With previously enacted deficit reduction and the economic recovery helping our short-term fiscal outlook, it may be tempting for lawmakers to put the budget on the back burner and turn to other issues. But this would be a clear mistake.
In the past, the Bureau of Labor Statistics has made adjustments to the Consumer Price Index without much controversy. But due to the method of calculating the chained CPI, switching to this more accurate measure of inflation requires the creation of a new index, and thus action from Congress. While receiving the support of many economists, the chained CPI has been attack by interest groups on the left and right.
Erskine Bowles and former Senator Alan Simpson (R-WY), the two former co-chairs of the Fiscal Commission, have spent the last two and a half year talking to American citizens about the need to put our budget on a sustainable path and the recommendations put forward by the Fiscal Commission. But while the political landscape has changed over the last couple years, our debt problem remains far from solved.
Putting debt on a sustainable path has been a key issue in Washington ever since the Fiscal Commission showed that a bold compromise would be needed to secure the nation's future prosperity. And while the previous 112th Congress made some progress by enacting $2.7 trillion in savings, much of it was low hanging fruit in the budget and did not get us all the way towards a sustainable fiscal future. The truly tough choices will need to be made by this Congress.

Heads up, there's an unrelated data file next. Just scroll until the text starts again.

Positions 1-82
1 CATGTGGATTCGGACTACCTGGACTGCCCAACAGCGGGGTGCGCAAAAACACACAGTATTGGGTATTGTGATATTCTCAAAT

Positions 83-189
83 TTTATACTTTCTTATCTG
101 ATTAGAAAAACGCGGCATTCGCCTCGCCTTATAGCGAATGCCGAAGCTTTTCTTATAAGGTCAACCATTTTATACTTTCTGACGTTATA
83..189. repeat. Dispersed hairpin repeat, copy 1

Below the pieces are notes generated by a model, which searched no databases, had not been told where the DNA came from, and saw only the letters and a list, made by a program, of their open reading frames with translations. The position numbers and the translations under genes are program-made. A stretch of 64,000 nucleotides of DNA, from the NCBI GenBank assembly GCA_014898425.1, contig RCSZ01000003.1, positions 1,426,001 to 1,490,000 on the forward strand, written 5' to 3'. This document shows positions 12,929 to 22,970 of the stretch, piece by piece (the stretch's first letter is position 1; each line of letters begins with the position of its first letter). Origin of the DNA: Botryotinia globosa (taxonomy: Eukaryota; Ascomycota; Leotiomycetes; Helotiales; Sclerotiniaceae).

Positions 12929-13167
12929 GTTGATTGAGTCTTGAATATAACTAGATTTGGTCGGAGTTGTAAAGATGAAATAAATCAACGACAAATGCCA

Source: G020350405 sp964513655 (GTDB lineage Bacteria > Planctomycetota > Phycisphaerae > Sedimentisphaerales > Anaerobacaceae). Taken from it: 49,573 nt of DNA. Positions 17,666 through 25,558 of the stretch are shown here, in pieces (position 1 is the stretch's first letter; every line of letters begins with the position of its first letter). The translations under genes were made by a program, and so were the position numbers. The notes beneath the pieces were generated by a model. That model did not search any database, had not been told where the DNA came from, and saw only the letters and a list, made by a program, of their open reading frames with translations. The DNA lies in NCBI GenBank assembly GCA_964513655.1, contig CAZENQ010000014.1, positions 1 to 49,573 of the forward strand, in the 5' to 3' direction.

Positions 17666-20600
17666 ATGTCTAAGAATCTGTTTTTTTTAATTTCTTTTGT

In today's Politico, CRFB board member and former Secretary of Commerce Pete Peterson calls for a long-term solution to our national debt, which addresses the drivers of our debt, protects the vulnerable, and encourages economic growth.
On Tuesday, President Obama signed the continuing resolution funding the government for the remainder of FY 2013. As we've explained before, the bill is a hybrid, with full appropriations bills for Agriculture, Commerce-Justice-Science, Defense, Military Construction-Veterans' Affairs, and Homeland Security, and a continuing resolution for other budget categories.
Not all deficit reduction is equal. Our debt problem is primarily driven by population aging, health care cost growth, and an inefficient tax code. It's why the focus should be putting debt on a downward path toward the end of the decade and addressing entitlement and tax reform, which the sequester does not do.